Altered regulation of energy homeostasis in older rats in response to thyroid hormone administration

Stephane Walrand, Kevin R. Short, Lydia A. Heemstra, Colleen M. Novak, James A. Levine, Jill M. Coenen-Schimke, K. Sreekumaran Nair

Research output: Contribution to journalArticlepeer-review

9 Scopus citations


Hyperthyroidism causes increased energy intake and expenditure, although anorexia and higher weight loss have been reported in elderly individuals with hyperthyroidism. To determine the effect of age on energy homeostasis in response to experimental hyperthyroidism, we administered 200 βg triiodothyronine (T3) in 7- and 27-mo-old rats for 14 d. T3 increased energy expenditure (EE) in both the young and the old rats, although the old rats lost more weight (147 g) than the young rats (58 g) because of the discordant effect of T3 on food intake, with a 40% increase in the young rats, but a 40% decrease in the old ones. The increased food intake in the young rats corresponded with a T3-mediated increase in the appetite- regulating proteins agouti-related peptide, neuropeptide Y, and uncoupling protein 2 in the hypothalamus, but no increase occurred in the old rats. Evidence of mitochondrial biogenesis in response to T3 was similar in the soleus muscle and heart of the young and old animals, but less consistent in old plantaris muscle and liver. Despite the comparable increase in EE, T3's effect on mitochondrial function was modulated by age in a tissue-specific manner. We conclude that older rats lack compensatory mechanisms to increase caloric intake in response to a T3-induced increase in EE, demonstrating a detrimental effect of age on energy homeostasis.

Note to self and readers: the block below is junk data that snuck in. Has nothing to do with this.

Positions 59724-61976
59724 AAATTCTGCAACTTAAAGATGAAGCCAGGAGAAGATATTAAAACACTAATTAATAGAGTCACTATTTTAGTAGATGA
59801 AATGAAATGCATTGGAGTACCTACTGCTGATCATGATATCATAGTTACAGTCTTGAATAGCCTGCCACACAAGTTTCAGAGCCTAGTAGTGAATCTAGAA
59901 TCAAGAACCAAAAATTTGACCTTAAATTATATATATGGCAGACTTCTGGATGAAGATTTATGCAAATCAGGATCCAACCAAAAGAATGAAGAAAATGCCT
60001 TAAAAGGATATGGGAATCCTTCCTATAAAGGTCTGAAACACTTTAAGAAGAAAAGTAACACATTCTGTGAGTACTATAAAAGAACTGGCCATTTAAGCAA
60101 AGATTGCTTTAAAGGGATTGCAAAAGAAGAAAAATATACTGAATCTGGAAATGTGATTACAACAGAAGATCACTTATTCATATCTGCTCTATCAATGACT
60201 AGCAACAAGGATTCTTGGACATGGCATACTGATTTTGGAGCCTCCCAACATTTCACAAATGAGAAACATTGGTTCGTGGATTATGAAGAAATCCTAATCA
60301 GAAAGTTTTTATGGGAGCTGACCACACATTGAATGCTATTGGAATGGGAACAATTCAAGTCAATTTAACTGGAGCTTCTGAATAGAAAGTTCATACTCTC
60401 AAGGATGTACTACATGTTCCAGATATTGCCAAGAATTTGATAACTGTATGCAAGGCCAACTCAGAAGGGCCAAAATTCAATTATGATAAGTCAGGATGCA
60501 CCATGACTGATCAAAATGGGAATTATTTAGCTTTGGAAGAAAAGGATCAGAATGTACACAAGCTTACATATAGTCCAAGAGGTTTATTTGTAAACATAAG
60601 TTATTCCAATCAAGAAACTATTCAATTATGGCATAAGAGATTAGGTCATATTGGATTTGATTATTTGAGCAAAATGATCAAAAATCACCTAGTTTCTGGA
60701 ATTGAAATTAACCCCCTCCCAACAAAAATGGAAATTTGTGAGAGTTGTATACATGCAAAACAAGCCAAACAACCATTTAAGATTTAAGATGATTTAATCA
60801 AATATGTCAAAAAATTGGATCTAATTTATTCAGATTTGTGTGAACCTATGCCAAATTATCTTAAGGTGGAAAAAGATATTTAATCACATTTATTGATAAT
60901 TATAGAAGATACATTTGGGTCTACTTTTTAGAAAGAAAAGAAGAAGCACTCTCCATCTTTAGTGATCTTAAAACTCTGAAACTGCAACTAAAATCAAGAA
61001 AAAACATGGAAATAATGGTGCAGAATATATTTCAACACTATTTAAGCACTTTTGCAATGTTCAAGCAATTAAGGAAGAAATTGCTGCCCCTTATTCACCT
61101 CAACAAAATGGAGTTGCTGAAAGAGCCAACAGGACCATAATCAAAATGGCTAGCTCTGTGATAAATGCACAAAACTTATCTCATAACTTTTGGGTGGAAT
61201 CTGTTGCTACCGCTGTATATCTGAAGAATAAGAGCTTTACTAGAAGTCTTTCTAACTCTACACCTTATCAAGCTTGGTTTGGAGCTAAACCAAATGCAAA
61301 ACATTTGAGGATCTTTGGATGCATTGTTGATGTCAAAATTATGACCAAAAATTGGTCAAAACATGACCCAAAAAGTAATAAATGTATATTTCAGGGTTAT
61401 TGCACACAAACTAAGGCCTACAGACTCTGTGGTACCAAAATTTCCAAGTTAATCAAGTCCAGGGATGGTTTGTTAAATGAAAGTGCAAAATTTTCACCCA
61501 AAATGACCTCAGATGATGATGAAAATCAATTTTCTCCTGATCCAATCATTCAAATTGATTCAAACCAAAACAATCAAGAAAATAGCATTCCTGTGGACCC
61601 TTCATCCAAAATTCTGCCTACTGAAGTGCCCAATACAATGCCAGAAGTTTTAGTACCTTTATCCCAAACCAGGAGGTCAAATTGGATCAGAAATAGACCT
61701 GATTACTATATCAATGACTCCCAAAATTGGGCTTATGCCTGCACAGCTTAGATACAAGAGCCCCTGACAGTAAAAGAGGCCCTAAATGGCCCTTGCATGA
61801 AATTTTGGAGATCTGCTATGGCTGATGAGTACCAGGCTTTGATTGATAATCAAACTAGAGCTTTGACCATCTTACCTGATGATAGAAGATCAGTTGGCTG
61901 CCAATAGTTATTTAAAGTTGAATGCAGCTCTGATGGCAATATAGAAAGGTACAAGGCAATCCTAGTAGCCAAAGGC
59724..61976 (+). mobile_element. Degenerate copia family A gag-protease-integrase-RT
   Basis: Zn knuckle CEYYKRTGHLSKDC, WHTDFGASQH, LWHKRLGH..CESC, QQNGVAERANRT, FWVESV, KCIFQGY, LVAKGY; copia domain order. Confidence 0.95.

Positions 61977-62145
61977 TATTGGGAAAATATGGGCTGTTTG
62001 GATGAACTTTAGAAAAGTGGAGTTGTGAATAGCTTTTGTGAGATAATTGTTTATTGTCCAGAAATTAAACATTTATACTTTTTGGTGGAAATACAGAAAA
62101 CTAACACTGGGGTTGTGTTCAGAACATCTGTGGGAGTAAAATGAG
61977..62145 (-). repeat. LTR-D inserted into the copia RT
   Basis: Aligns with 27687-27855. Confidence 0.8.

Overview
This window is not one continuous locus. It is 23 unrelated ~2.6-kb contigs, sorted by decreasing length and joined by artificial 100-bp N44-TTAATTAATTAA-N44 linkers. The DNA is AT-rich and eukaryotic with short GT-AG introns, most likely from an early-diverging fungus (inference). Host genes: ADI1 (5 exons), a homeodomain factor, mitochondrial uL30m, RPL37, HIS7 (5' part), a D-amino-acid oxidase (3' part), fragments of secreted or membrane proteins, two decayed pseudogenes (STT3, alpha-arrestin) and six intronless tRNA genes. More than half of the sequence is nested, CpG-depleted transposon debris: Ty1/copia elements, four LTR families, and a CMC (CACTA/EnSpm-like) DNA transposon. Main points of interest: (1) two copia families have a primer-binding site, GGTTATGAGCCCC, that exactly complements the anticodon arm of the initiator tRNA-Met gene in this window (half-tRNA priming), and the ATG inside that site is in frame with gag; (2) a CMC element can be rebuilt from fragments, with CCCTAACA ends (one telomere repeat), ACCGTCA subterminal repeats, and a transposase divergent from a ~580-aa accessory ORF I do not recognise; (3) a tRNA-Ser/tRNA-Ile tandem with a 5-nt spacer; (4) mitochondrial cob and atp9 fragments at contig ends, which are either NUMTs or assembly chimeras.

Original languageEnglish (US)
Pages (from-to)1499-1510
Number of pages12
JournalFASEB Journal
Issue number3
StatePublished - Mar 2014


  • Aging
  • Food intake
  • Mitochondria
  • Spontaneous physical activity

ASJC Scopus subject areas

  • Biotechnology
  • Biochemistry
  • Molecular Biology
  • Genetics


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